Vortices in atomic gases resolve basic phenomena of quantum physics
Quantum phenomena at extremely low temperatures are fervently studied both theoretically and experimentally in contemporary physics. Alkali atoms cooled to near absolute zero formed the first experimentally successful gaseous Bose–Einstein condensate in 1995. Six years later, the achievement was awarded the Nobel Prize in Physics.
Pekko Kuopanportti has studied vortex structures appearing in Bose–Einstein condensates in his doctoral dissertation for the Aalto University Department of Applied Physics. The properties and behaviour of these vortices are not yet fully known.
"The vortices are quantised whirls in the currents of extremely dilute gases of alkali atoms. Even though my research methods are computational and analytical, all my results are also experimentally feasible."
The atomic gases Kuopanportti has explored are 100 000 times thinner than air. To achieve the condensate, the alkali atoms must first be evaporated off from solid metal to form a gas, then cooled to near absolute zero and captured in a magneto-optical trap where they can be controlled. Kuopanportti has computationally analysed several novel vortex phenomena and theoretically verified previous experimental findings.
"In Bose–Einstein condensates all the particles of a system occupy the same quantum state. They form a collective superatom of a kind, and enable the study of basic quantum mechanical phenomena on a size scale almost observable to the eye."
Unexplored giant vortices reveal the prospects of quantum gases
The condensate can be described with a complex wave function, as if it was a single quantum particle. The function has a complex phase whose windings represent the vortices appearing in the flow of the condensate atoms.
"The gas circulates around the vortex in the same way as water flows in a sink down the drain. Stable quantised vortices demonstrate that Bose–Einstein condensates are actually frictionless superfluids. For instance, if one tries to spin a condensate, a regular lattice of quantised vortices emerges, as the superfluid tries to imitate an ordinary fluid."
Increasing the number of phase windings around a vortex results in a multiply quantised, or giant, vortex. Kuopanportti tells that already in 2007 his colleagues at the Department of Applied Physics theoretically proposed a vortex pump, an experimental method to create giant vortices in magnetically trapped condensates. The pump might help to discover how large the giant vortices can get before they become too unstable and short-lived to be studied at all.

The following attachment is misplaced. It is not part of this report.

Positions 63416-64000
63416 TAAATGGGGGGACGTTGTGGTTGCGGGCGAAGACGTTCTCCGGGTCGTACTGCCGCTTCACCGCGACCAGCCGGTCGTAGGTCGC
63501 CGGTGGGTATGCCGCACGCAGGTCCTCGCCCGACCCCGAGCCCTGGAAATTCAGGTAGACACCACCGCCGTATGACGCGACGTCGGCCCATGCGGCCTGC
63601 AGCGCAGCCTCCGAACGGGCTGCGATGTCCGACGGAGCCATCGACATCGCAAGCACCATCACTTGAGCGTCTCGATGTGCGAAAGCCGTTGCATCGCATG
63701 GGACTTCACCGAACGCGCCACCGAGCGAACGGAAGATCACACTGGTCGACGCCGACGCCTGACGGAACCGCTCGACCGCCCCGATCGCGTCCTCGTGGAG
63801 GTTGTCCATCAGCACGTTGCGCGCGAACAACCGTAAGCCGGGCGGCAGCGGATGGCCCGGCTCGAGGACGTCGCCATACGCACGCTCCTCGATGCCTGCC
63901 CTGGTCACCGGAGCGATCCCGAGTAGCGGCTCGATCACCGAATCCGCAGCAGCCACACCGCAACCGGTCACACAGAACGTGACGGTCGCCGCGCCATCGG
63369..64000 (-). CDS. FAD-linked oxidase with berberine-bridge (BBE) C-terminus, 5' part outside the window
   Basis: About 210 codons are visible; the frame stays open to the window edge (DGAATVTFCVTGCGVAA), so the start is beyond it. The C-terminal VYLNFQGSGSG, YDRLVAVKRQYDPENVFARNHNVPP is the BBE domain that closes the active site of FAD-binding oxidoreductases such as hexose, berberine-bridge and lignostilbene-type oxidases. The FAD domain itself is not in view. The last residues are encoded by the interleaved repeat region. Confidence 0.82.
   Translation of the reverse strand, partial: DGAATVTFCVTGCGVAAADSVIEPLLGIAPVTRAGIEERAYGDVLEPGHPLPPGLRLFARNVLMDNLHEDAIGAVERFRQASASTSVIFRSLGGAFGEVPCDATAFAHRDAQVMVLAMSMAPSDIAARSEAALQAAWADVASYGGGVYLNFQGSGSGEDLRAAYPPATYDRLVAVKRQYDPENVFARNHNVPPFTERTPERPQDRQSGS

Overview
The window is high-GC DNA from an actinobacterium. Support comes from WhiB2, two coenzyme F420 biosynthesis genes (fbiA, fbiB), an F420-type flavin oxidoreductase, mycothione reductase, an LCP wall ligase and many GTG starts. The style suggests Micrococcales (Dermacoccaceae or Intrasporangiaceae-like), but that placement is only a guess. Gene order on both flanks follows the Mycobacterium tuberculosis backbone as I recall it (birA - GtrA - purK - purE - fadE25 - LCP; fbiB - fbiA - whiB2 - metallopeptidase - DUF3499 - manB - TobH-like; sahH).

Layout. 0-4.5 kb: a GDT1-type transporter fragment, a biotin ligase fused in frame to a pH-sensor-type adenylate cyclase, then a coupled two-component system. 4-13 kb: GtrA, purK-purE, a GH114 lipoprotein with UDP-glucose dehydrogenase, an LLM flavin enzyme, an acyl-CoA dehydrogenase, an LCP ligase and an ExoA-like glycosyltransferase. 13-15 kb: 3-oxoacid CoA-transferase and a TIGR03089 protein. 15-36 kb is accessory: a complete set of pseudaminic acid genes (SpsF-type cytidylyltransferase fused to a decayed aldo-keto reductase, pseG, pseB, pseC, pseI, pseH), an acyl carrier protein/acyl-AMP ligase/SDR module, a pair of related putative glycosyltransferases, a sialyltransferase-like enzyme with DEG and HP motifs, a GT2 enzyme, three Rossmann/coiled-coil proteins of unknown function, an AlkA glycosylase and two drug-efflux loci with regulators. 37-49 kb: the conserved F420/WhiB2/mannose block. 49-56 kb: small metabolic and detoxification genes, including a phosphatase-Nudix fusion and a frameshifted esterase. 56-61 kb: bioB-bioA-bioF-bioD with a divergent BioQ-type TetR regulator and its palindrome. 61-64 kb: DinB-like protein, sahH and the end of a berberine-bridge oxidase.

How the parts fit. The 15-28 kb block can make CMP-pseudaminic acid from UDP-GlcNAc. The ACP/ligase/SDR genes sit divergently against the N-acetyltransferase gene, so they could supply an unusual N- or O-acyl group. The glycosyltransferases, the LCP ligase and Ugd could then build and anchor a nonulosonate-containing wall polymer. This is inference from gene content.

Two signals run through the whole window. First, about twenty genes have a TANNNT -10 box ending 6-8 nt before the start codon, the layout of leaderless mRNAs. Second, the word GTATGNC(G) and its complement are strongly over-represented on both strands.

Kuopanportti has now analysed the properties of giant vortices and the practical limits of the vortex pump.
"Giant vortices tend to split into single-quantum vortices. I have analysed how they break down, and what mechanisms lead to the splitting. So far only vortices with quantum numbers below 10 have been studied; I have systematically proceeded to 100."
"Now that I have theoretically explored the properties of giant vortices, it would not take much from experimental groups to realise them. My work also contributes to the future development of the vortex pump: the behaviour of giant vortices can now be predicted and their breakdown prevented."
Condensates as memory devices for quantum computers?
Kuopanportti works in the Aalto University National Centre of Excellence in Computational Nanoscience. His group Quantum Computing and Devices also studies the prerequisites for quantum computing. This year's Nobel Prize in Physics was recently awarded to experimental research promoting the creation of quantum computers. Kuopanportti muses on the use of Bose–Einstein condensates in quantum computing.
"They could be used as the memory device of quantum computers. Condensates live for minutes, significantly longer than photon-based quantum bits that have a life span of microseconds. The condensates could work as a storage and retrieval repository for quantum information. However, experimental research in the field is still in its infancy."